Crerar History, Family Crest & Coats of Arms

An ancient Scottish people known as the Picts were the forefathers of the Crerar family. Crerar is a name for a sifter from the Gaeilc word criathar or one who is a sievewright.

Early Origins of the Crerar family

The surname Crerar was first found in Inverness, where they held a family seat from ancient times.

Early History of the Crerar family

This web page shows only a small excerpt of our Crerar research. Another 136 words (10 lines of text) covering the year 1496 is included under the topic Early Crerar History in all our PDF Extended History products and printed products wherever possible.

Crerar Spelling Variations

Prior to the invention of the printing press in the last hundred years, documents were basically unique. Names were written according to sound, and often appeared differently each time they were recorded. Spelling variations of the name Crerar include Crerar, Crerer, Crearer, Crarer, Crear, Crearr and others.

Early Notables of the Crerar family (pre 1700)

More information is included under the topic Early Crerar Notables in all our PDF Extended History products and printed products wherever possible.


United States Crerar migration to the United States +

The freedom of the North American colonies was enticing, and many Scots left to make the great crossing. It was a long and hard journey, but its reward was a place where there was more land than people and tolerance was far easier to come by. Many of these people came together to fight for a new nation in the American War of Independence, while others remained loyal to the old order as United Empire Loyalists. The ancestors of Scots in North America have recovered much of this heritage in the 20th century through Clan societies and other such organizations. A search of immigration and passenger lists revealed many important and early immigrants to North America bearing the name of Crerar:

Crerar Settlers in United States in the 18th Century
  • Mary Crerar, who settled in New York in 1775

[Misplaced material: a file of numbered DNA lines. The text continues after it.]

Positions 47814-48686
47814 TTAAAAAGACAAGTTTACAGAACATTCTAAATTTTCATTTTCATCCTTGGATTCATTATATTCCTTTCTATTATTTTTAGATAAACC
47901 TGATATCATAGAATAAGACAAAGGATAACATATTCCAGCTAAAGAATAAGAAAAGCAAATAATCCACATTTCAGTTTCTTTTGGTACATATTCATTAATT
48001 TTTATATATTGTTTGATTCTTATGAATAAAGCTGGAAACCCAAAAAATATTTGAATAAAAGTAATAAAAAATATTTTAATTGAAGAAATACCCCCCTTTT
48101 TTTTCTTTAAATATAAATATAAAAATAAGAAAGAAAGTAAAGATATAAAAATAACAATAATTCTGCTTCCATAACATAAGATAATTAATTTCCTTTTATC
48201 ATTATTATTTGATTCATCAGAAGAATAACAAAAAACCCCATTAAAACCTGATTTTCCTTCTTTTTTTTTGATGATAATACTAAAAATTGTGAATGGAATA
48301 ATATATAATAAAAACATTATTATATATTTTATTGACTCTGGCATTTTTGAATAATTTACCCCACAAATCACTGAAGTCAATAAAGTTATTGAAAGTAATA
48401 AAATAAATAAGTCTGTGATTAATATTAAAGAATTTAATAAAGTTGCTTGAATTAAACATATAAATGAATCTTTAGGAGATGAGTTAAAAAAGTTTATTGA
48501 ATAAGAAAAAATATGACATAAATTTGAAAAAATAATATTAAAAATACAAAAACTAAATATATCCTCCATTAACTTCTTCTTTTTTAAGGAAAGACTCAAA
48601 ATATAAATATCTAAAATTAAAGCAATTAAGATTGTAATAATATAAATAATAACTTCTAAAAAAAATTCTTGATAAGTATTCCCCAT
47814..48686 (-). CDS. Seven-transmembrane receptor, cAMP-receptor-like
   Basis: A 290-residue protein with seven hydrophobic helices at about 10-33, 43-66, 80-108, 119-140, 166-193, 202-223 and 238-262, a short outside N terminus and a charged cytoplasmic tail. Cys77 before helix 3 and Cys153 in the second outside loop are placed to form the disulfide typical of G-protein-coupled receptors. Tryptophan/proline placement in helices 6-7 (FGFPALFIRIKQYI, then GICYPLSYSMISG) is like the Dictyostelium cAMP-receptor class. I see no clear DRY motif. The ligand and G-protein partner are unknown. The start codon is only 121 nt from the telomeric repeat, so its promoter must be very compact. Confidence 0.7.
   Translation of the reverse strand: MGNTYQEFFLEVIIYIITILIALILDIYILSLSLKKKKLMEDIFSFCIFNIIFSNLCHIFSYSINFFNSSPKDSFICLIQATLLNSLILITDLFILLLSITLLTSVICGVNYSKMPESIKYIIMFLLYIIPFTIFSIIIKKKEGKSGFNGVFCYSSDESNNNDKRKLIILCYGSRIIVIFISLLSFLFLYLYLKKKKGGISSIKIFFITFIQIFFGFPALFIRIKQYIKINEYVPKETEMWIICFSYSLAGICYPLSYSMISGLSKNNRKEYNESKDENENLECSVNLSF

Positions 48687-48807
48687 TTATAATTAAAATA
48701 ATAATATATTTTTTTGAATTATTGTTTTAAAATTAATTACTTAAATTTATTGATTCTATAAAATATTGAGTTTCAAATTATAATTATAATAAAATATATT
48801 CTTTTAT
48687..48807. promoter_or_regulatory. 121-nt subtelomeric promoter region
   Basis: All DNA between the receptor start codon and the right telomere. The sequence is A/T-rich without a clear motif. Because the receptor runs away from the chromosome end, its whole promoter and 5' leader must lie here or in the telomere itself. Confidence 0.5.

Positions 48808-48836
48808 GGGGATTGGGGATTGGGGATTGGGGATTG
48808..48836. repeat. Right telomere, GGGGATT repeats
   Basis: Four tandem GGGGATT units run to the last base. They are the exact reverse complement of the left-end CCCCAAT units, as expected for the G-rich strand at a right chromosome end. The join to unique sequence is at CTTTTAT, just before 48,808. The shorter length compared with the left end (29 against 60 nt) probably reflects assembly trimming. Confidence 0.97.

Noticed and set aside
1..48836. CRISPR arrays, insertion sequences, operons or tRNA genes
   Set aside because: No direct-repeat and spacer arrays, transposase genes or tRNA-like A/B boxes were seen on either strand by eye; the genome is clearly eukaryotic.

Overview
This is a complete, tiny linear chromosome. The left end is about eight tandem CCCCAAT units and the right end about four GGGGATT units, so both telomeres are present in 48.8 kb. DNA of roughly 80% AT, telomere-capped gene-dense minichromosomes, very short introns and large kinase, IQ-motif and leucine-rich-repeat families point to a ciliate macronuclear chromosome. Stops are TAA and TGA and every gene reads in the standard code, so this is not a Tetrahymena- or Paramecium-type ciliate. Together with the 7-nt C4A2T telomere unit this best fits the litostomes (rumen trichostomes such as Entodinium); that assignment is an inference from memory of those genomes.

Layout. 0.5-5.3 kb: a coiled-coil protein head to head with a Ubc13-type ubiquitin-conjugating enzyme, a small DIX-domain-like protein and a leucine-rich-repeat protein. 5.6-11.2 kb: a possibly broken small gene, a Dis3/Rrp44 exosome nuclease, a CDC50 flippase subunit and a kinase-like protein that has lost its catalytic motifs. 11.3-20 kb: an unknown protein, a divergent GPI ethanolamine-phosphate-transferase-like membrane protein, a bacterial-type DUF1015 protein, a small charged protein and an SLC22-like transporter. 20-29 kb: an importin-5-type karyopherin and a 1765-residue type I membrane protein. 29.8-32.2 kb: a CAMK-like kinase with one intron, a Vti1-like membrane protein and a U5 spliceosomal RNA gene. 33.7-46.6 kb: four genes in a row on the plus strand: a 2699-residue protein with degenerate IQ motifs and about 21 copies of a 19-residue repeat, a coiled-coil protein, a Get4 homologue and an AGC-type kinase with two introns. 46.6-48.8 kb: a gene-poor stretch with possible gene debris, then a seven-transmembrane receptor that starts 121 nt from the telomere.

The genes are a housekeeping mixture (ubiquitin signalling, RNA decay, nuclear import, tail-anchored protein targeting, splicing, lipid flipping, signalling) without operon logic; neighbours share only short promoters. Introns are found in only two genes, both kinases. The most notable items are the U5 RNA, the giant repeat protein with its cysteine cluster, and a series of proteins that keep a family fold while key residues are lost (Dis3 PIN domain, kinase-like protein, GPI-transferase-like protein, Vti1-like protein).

Crerar Settlers in United States in the 19th Century
  • John Crerar, who arrived in America in 1827 [1]
  • Agnes Crerar, who arrived in New York, NY in 1834 [1]

Canada Crerar migration to Canada +

Some of the first settlers of this family name were:

Crerar Settlers in Canada in the 19th Century
  • Alex Crerar, who was on record in county Lanark, Ontario, in 1817
  • Donald Crerar, who settled in Quebec in 1817
  • Peter Crerar, his wife and two children, who arrived in Nova Scotia in 1817
  • Alex Crerar, who landed in Canada in 1817
  • Peter Crerar, who landed in Canada in 1817

Australia Crerar migration to Australia +

Emigration to Australia followed the First Fleets of convicts, tradespeople and early settlers. Early immigrants include:

Crerar Settlers in Australia in the 19th Century
  • Janet Crerar, Scottish convict from Perth, who was transported aboard the "Amphitrite" on August 21, 1833, settling in New South Wales, Australia [2]

Contemporary Notables of the name Crerar (post 1700) +

  • John Crerar (1827-1889), American capitalist and philanthropist, best known for an endowment creating the John Crerar Library in Chicago
  • Henry Duncan Graham "Harry" Crerar (1888-1965), Canadian General and the country's "leading field commander" in World War II
  • Hon. Thomas Alexander Crerar (1876-1975), Canadian politician, the leader of the Conservative party of Canada in 1921, Canadian Senator (1935-45)
  • James Crerar Reaney OC FRSC (1926-2008), Canadian poet, playwright, librettist, and professor, three-time Governor General's Award recipient


The Crerar Motto +

The motto was originally a war cry or slogan. Mottoes first began to be shown with arms in the 14th and 15th centuries, but were not in general use until the 17th century. Thus the oldest coats of arms generally do not include a motto. Mottoes seldom form part of the grant of arms: Under most heraldic authorities, a motto is an optional component of the coat of arms, and can be added to or changed at will; many families have chosen not to display a motto.

Motto: Touch not the cat bot a glove
Motto Translation: Touch not the cat without a glove


  1. ^ Filby, P. William, Meyer, Mary K., Passenger and immigration lists index : a guide to published arrival records of about 500,000 passengers who came to the United States and Canada in the seventeenth, eighteenth, and nineteenth centuries. 1982-1985 Cumulated Supplements in Four Volumes Detroit, Mich. : Gale Research Co., 1985, Print (ISBN 0-8103-1795-8)
  2. ^ State Library of Queensland. (Retrieved 2016, October 27) Amphitrite voyage to New South Wales, Australia in 1833 with 99 passengers. Retrieved from http://www.convictrecords.com.au/ships/amphitrite/1833


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